Russian President Dmitry Medvedev met German Chancellor Angela Merkel in the Black Sea town of Sochi yesterday to discuss carmaker Opel and other industrial projects ahead of the German elections, where jobs will be the central issue.
Medvedev’s priority was to cement a deal in which Russia’s largest lender, state bank Sberbank, in a consortium with Canadian automaker Magna would buy a stake in GM Europe, which includes Germany’s Opel and the UK’s GM plants.
Magna’s main rival is Belgium-based investor RHJ International, but Merkel stated on Tuesday that she is prepared to intervene personally in favour of the Canadian company.
She told RTL TV: ‘I have a clear preference for Magna and want to make that clear again. If it is necessary, I will join in of course.’
A Kremlin official told the Russian media yesterday that the two leaders were likely to ‘consider terms on which a deal advantageous for both Russia and Germany’s economic and social spheres can be concluded.’
On Thursday, Magna said the Opel bid details had been finalised and an agreement in principle made with GM.
General Motors, which has also been considering a bid by Belgian investment group RHJ International, is waiting to see what cash guarantees the German government agrees to put up before accepting Magna as a partner.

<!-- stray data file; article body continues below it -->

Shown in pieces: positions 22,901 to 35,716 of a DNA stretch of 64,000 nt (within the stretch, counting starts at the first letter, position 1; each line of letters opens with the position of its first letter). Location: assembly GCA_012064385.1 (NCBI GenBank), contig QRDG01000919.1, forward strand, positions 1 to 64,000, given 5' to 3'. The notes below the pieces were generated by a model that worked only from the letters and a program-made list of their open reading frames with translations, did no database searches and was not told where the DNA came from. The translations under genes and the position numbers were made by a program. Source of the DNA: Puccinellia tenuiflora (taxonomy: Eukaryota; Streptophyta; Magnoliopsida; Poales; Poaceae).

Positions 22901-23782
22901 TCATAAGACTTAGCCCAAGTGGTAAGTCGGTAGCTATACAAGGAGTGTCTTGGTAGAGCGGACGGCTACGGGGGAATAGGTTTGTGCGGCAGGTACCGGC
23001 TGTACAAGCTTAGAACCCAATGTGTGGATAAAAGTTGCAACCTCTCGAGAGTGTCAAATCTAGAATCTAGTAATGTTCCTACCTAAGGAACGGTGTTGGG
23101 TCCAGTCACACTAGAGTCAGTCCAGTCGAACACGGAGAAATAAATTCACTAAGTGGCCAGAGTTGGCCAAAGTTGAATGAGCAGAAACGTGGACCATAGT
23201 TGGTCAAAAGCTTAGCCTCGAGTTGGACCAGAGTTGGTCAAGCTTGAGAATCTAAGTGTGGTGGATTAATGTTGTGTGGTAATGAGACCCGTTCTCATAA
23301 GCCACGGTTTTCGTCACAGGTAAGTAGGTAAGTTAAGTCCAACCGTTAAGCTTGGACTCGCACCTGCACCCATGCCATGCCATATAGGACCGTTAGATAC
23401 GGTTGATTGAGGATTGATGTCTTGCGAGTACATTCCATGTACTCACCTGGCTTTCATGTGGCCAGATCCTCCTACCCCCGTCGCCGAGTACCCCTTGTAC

A deal with Magna will see the bulk of the 10,000 expected redundancies fall on the GM plant in Belgium and GM’s UK plants.
The German Federal and states governments are not prepared to financially guarantee a deal with the RHJ International alternative.
Another key point at the talks in Sochi was the Nord Stream gas project.
The six-billion-euro pipeline, being built jointly by Russia and Germany under the Baltic Sea, is designed to eventually pump 55 billion cubic metres of Siberian gas per year to western Europe, bypassing traditional transit nations.
Merkel and Medvedev also discussed Russian investment in financially ailing German firms like the Wadan dockyards and the Dresden-based Qimonda chipmaker.